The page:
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Children waiting up to two years for ADHD, autism and dyslexia diagnosis

By Caitlin Webb, local democracy reporter

Children in Kent showing signs of ADHD, autism, dyslexia or learning and communication disorders are spending two years without a formal diagnosis.

Parents or carers could be missing out on disability living allowance or educational support for their child because of the wait.

But head of mental health commissioning in Kent and Medway, Dave Holman told councillors the time it takes to get a diagnosis for a neurodevelopmental disorder has halved since 2016.

69% of children wait more than 18 weeks to get their first full assessment
69% of children wait more than 18 weeks to get their first full assessment

At Kent County Council's health overview and scrutiny committee, he said: "It was four years but now the average wait is two years, which is clearly far too long.

"This isn't just about diagnostics, this is also how you support children once they have had their diagnosis as well."

However, 69% of children wait more than 18 weeks to get their first full assessment with the neurodevelopmental and learning disability service.

Mr Holman, who works for west Kent clinical commissioning group, explained demand for these services is high but he is confident about the progress of the provider, North East London NHS Foundation Trust (NELFT).

"I'm really confident this organisation...Is doing its best to reduce the waits and meet the demand which is huge compared to what it was a couple of years ago..." Dave Holman

He said: "We are seeing people more quickly now but clearly there is still more work to do.

"From a commissioning point of view, I'm really confident this organisation, in very difficult circumstances, is doing its best to reduce the waits and meet the demand which is huge compared to what it was a couple of years ago."

However not all of the councillors on the committee are convinced this is good enough.

At the meeting on Friday, Cllr Nick Chard (Con) said: "NELFT says it is trying to achieve that the patient should not wait longer than 18 weeks. They should try a lot harder.

"What concerns me most is NELFT is not a group of pleasant, well-meaning volunteer people, they are paid to do it.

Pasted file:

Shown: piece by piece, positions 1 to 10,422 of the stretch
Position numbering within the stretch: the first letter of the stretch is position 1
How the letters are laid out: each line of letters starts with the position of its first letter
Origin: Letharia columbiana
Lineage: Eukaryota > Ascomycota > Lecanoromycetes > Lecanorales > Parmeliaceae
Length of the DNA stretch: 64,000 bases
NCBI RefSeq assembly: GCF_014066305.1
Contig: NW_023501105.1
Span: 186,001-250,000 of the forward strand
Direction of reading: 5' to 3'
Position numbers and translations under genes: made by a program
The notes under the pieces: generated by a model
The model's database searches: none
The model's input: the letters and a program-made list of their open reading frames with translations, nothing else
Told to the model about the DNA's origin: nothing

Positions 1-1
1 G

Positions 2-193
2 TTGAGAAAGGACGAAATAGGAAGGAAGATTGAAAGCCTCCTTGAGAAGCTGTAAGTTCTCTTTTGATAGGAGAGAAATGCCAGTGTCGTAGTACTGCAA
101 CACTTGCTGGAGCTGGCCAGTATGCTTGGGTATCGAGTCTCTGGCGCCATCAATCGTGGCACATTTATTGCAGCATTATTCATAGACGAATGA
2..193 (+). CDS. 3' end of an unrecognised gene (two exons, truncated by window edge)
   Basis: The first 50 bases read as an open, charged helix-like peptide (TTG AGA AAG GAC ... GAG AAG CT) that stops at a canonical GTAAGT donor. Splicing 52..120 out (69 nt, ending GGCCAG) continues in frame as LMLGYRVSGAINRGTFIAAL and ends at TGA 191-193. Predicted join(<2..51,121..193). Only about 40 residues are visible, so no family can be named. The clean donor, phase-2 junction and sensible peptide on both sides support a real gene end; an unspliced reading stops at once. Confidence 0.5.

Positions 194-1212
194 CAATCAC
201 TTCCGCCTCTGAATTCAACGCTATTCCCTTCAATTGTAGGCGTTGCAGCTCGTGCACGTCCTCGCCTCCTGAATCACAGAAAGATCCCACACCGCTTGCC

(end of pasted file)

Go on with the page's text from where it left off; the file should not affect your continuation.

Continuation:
"They are paid well to do their job and they are clearly not delivering."

Cllr Karen Constantine: "When you are waiting for access to a service, one of the things that suffers is school and education."
Cllr Karen Constantine: "When  you are waiting for access to a service, one of the things that suffers is school and education."

Cllr Karen Constantine (Lab) shared concerns children on the waiting list are missing out on their education, social development and it is damaging their relationships with their parents or carers.

She said: "The report was quite shocking because clearly it does indicate there is a lot of gaps and young people that fall through them, that's obviously very worrying.

"When you are waiting for access to a service, one of the things that suffers is school and education.

"What worries me is the opportunity for that young person to catch up.

"Also, the interface between the parent and the carer tends to decline and often can come a really critical situation.

"People have reported to me their children have become violent towards them.

"The other thing that alarms me is the ability of young people to make and form relationships with people, which sets them back."

"They are paid well to do their job and they are clearly not delivering..." Cllr Nick Chard

West Kent CCG's clinical lead for mental health, Dr David Chesover, explained while "insufficient" money is a factor to the team not meeting this pressure, more children are being seen within the required time.

He added: "The frustrations felt by councillors are felt everyday by GPs and clinicians in the system and the management trying to support them.

"People are working extraordinarily hard the whole time to revise the system on limited resources."

Dr Chesover also shared his concern things are a lot harder for children now than in his 40-year career practicing medicine.

He said: "Children are now absorbing more of society's stress.

"There is a much more complex, fundamental insecurity and less relience in children than there has been in the 40 years I have practiced medicine.

"This is a really complex issue."

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